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Bansko, Bulgaria: For Sport Aficionados

This Bulgarian town is the perfect location for cheap winter fun on the slopes.

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Skiers enjoy the slopes at a modern ski resort in Bulgaria's Pirin Mountains National Park.


Why: Get more skiing and snowboarding for your buck in Bansko. Considered one of Europe’s best snow-sport bargains, the Pirin Mountain gateway town is particularly popular with first-time skiers and families. Don’t expect black diamond runs or the glitz of Zermatt. Even with a recent building boom resulting in new lifts, more hotels, and improved access to the slopes, Bansko remains true to its no-frills, low-cost roots.

“Bansko is a brilliant budget option and well served with snowmaking machines, which makes it a low-risk option if you should arrive when there's no natural snow,” says Sean Cronin, a journalist for the National in Dubai who took his family of five (plus two grandparents) on a Bansko ski holiday last season. "(Bansko) manages to be both homely and edgy in a weird sort of way—like the picture-postcard frosted Alpine village but with a neon-lit sex shop plonked randomly on the main drag.”

Where: Bansko is in southwestern Bulgaria close to the borders with Macedonia and Greece. It is the gateway town to Pirin National Park. The closest international airport is about a hundred miles north in the capital, Sofia.

When to Go: Thanks to its snowmaking capabilities, Bansko’s ski season can run from mid-December until as late as May. Avoid school holiday weeks such as Christmas break, the first week in February, and Easter vacation, when hotels and slopes are packed with families.

What to Pack: There’s no pressure to dress to impress on the slopes. Bring a warm and weather-resistant ski jacket, waterproof ski pants (or warm pants made from quick-dry fabric), a thermal base layer (T-shirt and leggings), warm and waterproof gloves, at least two pairs of ski socks, sunscreen, and ski goggles or sunglasses. If you’re a first-time or infrequent skier, borrow skiwear from someone at home, or rent ski jackets and waterproof pants in Bansko.

Cheapest Route: The public bus from Sofia to Bansko costs only about seven dollars U.S. If you’re bringing skis or a snowboard, however, you may not be able to carry it on the bus. The Bansko Express shared shuttle is more expensive (about $29 one-way, reservations required), but you may want to splurge for the convenience. There’s no extra charge to carry winter-sports equipment, and the shuttle drops you directly at your Bansko hotel. In Bansko, walk and use taxis to get around.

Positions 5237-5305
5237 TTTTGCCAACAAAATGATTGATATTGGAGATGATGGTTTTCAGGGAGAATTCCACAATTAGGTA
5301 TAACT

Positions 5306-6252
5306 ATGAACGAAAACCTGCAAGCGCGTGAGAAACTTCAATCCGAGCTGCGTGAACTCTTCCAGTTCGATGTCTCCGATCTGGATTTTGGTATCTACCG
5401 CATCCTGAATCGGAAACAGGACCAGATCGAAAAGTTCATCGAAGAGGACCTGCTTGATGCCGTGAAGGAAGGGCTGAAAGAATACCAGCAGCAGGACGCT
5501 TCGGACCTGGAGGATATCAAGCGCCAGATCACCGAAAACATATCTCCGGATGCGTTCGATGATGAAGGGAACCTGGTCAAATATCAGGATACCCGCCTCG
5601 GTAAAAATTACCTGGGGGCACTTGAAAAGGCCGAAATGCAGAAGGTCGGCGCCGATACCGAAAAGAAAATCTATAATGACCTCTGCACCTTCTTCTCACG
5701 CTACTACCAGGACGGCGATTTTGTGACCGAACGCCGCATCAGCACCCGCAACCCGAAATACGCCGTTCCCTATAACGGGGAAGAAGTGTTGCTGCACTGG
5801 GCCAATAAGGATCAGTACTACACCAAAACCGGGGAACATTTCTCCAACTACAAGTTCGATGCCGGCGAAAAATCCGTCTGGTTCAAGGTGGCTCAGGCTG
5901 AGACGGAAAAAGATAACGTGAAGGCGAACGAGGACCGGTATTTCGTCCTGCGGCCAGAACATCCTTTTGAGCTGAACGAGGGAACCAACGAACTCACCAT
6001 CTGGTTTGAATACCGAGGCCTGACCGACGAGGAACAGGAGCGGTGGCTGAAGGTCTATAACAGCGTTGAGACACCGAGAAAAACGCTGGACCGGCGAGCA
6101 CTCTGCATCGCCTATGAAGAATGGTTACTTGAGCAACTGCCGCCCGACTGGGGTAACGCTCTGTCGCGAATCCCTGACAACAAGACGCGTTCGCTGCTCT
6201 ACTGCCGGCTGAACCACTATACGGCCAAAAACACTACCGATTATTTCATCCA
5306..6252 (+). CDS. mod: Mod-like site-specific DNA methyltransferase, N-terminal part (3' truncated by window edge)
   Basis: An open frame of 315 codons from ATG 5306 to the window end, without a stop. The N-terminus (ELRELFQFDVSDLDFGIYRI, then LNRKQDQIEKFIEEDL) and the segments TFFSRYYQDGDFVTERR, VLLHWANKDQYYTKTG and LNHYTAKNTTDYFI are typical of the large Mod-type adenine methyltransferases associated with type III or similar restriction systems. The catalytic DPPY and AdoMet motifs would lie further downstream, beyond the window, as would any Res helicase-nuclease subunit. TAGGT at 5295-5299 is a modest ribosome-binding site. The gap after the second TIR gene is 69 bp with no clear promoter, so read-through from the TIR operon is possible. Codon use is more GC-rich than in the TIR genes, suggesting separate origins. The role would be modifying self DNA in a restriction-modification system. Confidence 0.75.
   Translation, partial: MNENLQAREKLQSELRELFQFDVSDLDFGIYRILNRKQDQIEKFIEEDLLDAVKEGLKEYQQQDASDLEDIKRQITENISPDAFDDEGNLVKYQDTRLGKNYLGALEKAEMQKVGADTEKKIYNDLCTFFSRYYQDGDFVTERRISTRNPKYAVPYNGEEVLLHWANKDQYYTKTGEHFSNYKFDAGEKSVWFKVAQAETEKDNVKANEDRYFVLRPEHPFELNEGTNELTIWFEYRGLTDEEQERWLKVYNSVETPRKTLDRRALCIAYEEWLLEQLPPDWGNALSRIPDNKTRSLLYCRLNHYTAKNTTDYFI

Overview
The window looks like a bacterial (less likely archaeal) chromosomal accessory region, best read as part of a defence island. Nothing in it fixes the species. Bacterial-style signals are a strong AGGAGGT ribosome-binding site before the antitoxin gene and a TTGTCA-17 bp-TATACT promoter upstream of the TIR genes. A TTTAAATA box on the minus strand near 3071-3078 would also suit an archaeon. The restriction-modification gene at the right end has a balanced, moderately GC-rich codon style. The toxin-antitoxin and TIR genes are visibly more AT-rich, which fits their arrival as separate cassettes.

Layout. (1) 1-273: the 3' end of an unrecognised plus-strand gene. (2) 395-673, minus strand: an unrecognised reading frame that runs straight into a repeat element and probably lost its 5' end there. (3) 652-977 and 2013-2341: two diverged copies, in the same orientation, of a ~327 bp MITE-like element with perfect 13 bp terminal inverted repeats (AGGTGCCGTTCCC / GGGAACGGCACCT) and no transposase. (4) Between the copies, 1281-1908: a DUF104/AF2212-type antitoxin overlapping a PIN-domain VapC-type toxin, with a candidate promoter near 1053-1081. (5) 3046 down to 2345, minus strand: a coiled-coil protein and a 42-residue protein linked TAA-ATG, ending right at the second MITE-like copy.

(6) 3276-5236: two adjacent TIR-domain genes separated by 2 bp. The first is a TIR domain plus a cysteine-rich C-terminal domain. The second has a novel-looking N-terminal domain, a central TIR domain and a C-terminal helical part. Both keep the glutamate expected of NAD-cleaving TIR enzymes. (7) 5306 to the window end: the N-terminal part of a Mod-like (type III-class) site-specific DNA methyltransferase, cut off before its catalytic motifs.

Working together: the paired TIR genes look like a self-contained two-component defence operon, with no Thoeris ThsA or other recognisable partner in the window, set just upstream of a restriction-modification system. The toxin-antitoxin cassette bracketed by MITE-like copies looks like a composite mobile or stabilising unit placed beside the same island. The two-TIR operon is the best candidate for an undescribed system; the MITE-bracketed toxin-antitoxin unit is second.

Music for the Flight (Curated by Spotify):

Activities Offered: Skiing, ski lessons, and snowboarding are the main draws. Riding the gondola does double duty as an activity (scenic ride) and the way to get from Bansko to the two main ski areas, Chalin Valog and Shiligarnika. Most runs are beginner or intermediate. Shiligarnika has a dedicated snowboarding park with ramps, rails, and other man-made and natural terrain features.

Currency to Bring: The official currency is the Bulgarian lev. One United States dollar is worth about one lev 78 stotinki. Convert dollars at the currency exchange in the Sofia airport and at banks in Bansko. Use ATMs to withdraw additional cash. Large hotels and retail stores usually accept credit cards.

Cultural Tip: Unless you’re staying near the base of the gondola, it can be a hassle to lug your skis or board back and forth from your hotel each day. It’s worth the added expense to rent an equipment storage locker near the gondola.

Inside Tip: Save money by booking equipment rentals and lift tickets online before you go. A three-day ski package including lift pass and ski, pole, and boot rental costs only about $140 (U.S.) when purchased in advance.


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